Homebrew Con Seminars

The Protocol

I decided on a middle-of-the-road best bitter. This beer should not be overly malty or hoppy, and neither should it be dry hopped so that the hop aroma would not obscure any significant aromas in the beer.

Because I wanted a single ale in the two casks—called pins, each of which holds 5.4 US gallons, 4.5 imperial gallons, or about 20 liters—I decided on a brew length of 12 US gallons (45 liters). I conducted a single large mash, a single boil of 90 minutes, and a single fermentation at 67°F (19°C) in a 16.5-gallon (62-liter) closed fermenter.

After initial fermentation was complete (about 7 days), I mixed 4 ounces (113 grams) of corn sugar into each of the casks as I filled them to capacity. I then allowed secondary fermentation to proceed at a constant 67°F (19°C) for ten days before allowing the casks to cool to cellar temperature of 53°F (12°C).

I vented the casks three days before the planned tasting. Unfortunately, a major snowstorm came in on the day of judging, so after much scrambling, we rescheduled for the following day (four days after venting the casks). About 24 hours prior to the tasting, I drew off 1.5 imperial gallons (7 liters) from each cask to ensure that the air-vented cask had enough time for air to mix with the ale  to replicate the effects of a partially consumed cask. All was then ready for the tasting.

The Tasting & Results

First, I want to give a shout out to Andrew Hejl of the Keystone Hops Club for taking on the task of arranging the tasters. Although the original suggestion for the experiment was to have the beer tasted solely by judges, I thought having a mix of BJCP judges and some non-judges would provide an interesting perspective on what the average homebrewer would experience. This proved to be a fortuitous combination.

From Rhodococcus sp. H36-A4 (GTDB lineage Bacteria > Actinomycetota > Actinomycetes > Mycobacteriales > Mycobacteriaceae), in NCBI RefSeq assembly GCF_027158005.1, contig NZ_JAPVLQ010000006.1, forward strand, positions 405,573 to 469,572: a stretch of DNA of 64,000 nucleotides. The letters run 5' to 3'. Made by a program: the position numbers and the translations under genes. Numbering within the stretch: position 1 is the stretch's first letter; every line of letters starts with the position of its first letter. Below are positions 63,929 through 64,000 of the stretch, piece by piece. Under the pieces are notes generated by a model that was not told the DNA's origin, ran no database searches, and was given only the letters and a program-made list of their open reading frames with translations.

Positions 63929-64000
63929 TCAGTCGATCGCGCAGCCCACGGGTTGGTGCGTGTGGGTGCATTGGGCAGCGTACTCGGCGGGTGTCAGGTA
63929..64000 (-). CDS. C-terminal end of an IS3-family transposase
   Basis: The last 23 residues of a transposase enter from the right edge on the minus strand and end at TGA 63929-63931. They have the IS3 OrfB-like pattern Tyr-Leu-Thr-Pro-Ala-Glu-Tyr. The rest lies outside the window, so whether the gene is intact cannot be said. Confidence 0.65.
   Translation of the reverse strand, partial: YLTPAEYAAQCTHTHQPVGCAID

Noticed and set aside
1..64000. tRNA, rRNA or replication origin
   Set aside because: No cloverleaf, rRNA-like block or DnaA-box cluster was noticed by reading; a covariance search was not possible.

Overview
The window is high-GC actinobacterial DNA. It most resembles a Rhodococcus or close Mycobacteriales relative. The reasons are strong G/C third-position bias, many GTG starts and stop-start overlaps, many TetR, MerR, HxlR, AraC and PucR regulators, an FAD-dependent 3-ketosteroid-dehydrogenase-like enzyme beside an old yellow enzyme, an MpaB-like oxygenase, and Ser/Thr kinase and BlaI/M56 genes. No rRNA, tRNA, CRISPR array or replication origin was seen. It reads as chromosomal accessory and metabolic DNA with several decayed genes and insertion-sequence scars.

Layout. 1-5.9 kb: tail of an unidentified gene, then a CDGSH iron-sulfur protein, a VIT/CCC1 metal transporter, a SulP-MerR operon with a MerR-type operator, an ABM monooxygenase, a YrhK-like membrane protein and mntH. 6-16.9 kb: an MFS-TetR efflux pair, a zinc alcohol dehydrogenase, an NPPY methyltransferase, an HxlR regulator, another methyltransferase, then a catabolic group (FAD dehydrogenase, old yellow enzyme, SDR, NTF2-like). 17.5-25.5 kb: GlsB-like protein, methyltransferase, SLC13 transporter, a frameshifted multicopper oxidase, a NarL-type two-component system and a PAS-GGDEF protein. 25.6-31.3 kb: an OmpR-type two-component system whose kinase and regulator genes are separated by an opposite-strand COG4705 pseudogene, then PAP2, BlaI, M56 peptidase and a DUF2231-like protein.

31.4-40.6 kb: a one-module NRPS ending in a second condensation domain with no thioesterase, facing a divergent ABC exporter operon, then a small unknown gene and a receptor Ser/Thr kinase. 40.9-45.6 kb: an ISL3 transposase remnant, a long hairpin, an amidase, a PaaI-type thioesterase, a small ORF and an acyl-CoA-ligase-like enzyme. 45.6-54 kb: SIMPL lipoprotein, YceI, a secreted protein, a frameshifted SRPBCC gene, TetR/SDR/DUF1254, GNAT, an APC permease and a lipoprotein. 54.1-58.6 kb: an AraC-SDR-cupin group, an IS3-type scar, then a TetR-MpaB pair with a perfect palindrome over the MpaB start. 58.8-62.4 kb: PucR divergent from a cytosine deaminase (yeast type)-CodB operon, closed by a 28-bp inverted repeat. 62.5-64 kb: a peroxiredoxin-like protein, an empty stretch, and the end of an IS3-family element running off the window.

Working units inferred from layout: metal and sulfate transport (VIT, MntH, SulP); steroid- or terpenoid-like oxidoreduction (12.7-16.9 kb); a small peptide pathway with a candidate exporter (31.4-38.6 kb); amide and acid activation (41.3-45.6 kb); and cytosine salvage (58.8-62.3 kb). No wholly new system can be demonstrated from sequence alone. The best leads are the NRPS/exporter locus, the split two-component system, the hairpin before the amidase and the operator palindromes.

The panel consisted of four judges (it would have been a larger panel had the snowstorm not intervened); Andrew Hejl, Frank Pileggi, Brian Krebs, and Christopher Clair; and three non-judges; Brent Ziegler, Adam Juncosa, and Karen Malzone. I would like to thank them all for braving the elements and helping with the experiment.

To remove bias, tasters were not informed of the details of the experiment. The tasting was blind, and tasters only knew they were tasting two cask-conditioned best bitters. The judges in the group filled out BJCP scoresheets on the two samples, and everyone completed a survey indicating the differences that could be noted between the two samples and which sample they would prefer to drink.

Scoring was quite consistent among the four judges with Sample 1 (the air-vented cask) receiving an average score of 34.75, and Sample 2 (the cask with the breather) receiving an average score of 34.25. The score distribution was 33, 34, 36, and 36 for Sample 1 and 33, 34, 34, and 36 for Sample 2. The judges were split on which sample they preferred, with three preferring the air-vented cask and one preferring the breather-vented cask, although one judge stated in discussion that the differences between the two samples were very subtle.

For the non-judges, the split was different, with two preferring the breather cask (Sample 2) and one preferring the air-vented cask (Sample 1). This brings the air-vented cask to the top by a margin of 4 to 3.

As a kicker, I had my future son-in-law Joe Redlitz, who acted as a steward for the tasting, fill out one of the survey forms. His was definitely not blind, but as a typical beer drinker he preferred the breather cask because of its slightly higher carbonation.

Some of the remarks (paraphrased) from the scoresheets and surveys were:

  • 1: more estery;
    2: more bitterness, more hop aroma
  • 1: more malt;
    2: more estery, a little sweeter
  • 1: more intensity of flavor, more hops, more estery
    2: subdued hops, more one-dimensional
  • 1: more estery, a bit watery;
    2: more complex, better balanced
  • 1: more hop forward aroma;
    2: a bit astringent
  • 2: sweeter, a bit more fruity aroma, better carbonation
  • 1: slightly more heat and bitterness;
    2: balanced

Conclusion

Although the air-vented cask was preferred 4 to 3 (4 to 4 if we include Joe’s opinion), the differences between the two were very slight, with judges siding with the air-vented cask and non-judges siding with the breather. The difference in the judges’ scoring was only 1.4 percent, hardly an overwhelming victory for the air-vented cask.

In conclusion, I would say that the average homebrewer would not be sacrificing much, if anything, by using a breather to extend the life of their cask-conditioned ale.